Sanitation workers – pit emptiers, sewer workers and others working across the sanitation chain – provide an invaluable public service. Though essential to achieving the ambitious SDG targets for safely managed sanitation services, their own needs, safety, and dignity are often ignored.
Workers eke out a living in precarious working conditions, exposing them to the worst consequences of poor sanitation – debilitating infections, injuries, social stigma and even death. For those employed informally, their work is financially precarious, with poor pay and few benefits. The spread of mechanised emptying is also putting jobs at risk, and workers find it difficult to transition to other jobs.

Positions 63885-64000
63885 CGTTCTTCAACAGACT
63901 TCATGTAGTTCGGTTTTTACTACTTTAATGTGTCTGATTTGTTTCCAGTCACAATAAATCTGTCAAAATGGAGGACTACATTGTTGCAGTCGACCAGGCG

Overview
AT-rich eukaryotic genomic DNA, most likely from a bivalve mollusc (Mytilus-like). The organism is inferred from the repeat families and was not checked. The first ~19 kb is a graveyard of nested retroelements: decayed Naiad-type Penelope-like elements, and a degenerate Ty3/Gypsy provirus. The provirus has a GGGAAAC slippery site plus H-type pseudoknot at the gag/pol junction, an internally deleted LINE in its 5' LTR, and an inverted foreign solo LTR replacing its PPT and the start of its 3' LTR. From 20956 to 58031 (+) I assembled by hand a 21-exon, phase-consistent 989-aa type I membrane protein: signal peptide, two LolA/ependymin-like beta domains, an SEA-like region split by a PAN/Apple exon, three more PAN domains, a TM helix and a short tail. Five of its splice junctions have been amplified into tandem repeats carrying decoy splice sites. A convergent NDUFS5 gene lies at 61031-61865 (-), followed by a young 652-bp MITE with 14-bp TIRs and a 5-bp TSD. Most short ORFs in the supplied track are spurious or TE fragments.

They are deeply stigmatised and their family after them for the work they do.
“Protecting sanitation workers’ rights is not only a moral imperative, but also the only way to build up a workforce that can support sanitation services at the scale required to reach everyone, everywhere.”